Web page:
- Some studies have noted that the Fama equation may be omitting one or more important explanatory variables. Some researchers have shown that a time-varying risk premia term resulting from risk-aversion, non-standard preferences, or disaster risk needs to be included in the Fama equation. The exclusion of such a term in the Fama regression is likely to bias the slope coefficient downward.
- Other studies have explored the presence of non-linearities in the Fama regression equation. The presence of non-linearities was justified as the result of transaction costs or limits on speculation.
In new research, we examine the relationship between macroeconomic uncertainty and the UIP condition using an extensive dataset for a sample of advanced and emerging market economies (see Ramirez-Rondan and Terrones, 2019). There is evidence that uncertainty influences key macroeconomic (aggregate saving and investment) and financial (financial and credit market conditions, and currency risk) variables. Thus, there is the possibility that uncertainty is an important omitted variable that could affect the Fama equation in non-linear ways. In particular, the econometric analysis postulates a panel threshold regression model and utilizes survey-based exchange rate expectations and news-based measures of macroeconomic uncertainty.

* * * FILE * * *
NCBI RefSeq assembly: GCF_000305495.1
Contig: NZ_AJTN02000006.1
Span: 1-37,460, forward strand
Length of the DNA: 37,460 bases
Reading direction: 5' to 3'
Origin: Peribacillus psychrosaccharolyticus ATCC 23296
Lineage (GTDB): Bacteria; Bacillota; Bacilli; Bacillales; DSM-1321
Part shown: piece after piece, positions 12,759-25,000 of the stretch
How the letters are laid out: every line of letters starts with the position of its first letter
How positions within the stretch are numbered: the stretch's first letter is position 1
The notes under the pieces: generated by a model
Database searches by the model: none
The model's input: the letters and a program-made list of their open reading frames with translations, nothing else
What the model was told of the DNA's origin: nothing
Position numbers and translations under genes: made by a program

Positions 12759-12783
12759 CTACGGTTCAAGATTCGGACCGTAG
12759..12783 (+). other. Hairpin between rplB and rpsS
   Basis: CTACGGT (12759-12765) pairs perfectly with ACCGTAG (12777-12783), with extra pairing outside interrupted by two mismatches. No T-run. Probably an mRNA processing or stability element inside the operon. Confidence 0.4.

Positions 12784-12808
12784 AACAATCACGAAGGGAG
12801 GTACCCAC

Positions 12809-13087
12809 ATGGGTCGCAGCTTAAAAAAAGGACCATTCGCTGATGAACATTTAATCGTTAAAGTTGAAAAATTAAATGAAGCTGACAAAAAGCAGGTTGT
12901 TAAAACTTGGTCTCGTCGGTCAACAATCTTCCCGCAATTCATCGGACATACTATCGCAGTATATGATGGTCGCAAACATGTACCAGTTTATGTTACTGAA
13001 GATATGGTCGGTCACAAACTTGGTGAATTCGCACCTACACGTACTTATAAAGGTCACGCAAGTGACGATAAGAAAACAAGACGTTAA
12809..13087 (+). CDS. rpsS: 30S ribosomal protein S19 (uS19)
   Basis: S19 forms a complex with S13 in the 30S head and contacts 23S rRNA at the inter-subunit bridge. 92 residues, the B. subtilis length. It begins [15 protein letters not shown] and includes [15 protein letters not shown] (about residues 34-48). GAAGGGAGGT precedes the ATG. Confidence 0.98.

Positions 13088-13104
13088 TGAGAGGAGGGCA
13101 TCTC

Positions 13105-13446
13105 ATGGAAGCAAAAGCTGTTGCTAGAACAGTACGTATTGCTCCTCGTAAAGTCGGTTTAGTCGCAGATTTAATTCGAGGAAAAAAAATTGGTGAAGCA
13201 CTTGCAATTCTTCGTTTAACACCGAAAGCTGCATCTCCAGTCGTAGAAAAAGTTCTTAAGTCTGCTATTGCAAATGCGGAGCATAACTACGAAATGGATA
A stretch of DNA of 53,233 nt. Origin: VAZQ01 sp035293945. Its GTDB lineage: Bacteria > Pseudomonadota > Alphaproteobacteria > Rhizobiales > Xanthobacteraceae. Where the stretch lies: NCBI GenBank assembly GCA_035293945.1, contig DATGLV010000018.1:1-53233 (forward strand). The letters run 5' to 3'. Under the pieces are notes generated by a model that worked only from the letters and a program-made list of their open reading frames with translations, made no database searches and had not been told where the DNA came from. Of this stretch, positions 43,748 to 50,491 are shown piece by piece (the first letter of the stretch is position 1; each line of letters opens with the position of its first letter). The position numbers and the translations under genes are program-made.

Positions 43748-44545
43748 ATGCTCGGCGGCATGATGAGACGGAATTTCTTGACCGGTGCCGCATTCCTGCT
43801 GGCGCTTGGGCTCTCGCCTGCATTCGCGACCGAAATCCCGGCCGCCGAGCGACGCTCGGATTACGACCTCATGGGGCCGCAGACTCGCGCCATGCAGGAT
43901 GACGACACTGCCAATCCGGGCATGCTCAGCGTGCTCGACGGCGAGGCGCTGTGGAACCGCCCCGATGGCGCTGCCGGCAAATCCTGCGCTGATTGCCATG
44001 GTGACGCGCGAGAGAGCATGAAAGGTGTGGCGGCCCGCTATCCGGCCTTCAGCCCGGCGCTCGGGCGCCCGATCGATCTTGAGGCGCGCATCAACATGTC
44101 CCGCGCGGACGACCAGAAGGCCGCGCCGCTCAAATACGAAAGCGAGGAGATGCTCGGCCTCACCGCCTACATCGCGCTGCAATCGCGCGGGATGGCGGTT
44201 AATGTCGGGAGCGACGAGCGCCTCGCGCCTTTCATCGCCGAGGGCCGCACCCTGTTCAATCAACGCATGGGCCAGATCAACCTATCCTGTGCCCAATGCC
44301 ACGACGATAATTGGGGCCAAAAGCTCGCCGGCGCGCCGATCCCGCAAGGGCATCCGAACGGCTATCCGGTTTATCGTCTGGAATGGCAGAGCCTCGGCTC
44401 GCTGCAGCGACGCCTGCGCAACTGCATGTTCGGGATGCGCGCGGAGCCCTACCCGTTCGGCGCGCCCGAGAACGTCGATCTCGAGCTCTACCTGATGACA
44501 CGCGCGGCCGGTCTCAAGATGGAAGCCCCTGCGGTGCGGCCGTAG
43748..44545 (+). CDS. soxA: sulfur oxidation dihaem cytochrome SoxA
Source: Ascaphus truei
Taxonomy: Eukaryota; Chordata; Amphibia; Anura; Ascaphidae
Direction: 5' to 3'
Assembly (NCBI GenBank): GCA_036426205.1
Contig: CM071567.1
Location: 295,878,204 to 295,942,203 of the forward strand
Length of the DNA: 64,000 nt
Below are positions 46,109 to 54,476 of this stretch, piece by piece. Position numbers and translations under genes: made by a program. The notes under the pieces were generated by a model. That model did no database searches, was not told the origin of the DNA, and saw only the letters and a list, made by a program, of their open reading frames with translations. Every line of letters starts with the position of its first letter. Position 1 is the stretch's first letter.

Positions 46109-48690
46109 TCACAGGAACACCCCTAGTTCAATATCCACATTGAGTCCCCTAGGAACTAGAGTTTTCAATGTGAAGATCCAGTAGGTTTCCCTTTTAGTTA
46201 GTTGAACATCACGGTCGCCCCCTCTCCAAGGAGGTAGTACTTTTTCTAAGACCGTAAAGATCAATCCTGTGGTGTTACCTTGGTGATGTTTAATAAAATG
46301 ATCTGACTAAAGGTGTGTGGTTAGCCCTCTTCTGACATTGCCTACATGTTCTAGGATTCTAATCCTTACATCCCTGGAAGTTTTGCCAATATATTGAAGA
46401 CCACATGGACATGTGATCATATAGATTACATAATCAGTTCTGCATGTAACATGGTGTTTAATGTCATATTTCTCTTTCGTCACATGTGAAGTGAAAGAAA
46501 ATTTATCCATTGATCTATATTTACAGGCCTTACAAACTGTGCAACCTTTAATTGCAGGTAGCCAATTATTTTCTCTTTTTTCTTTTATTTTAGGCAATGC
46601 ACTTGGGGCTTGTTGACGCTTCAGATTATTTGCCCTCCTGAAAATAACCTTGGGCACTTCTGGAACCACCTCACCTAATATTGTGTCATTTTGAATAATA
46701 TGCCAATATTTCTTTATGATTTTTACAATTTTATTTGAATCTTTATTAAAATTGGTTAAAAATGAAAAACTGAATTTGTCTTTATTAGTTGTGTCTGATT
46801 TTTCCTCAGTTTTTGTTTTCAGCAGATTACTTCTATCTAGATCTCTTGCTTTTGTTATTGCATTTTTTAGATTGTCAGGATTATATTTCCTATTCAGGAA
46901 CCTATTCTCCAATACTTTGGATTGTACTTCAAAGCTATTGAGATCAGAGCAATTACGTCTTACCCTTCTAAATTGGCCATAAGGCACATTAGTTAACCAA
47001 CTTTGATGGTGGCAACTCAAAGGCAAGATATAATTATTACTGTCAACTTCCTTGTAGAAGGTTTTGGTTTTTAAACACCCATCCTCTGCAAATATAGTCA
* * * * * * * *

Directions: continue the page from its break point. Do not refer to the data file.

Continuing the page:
The Fama Threshold Regression Model
The UIP condition states that the returns in the local currency of an asset denominated in both local and foreign currency must be equal. Thus, the following ex-ante Fama regression equation should hold in a panel,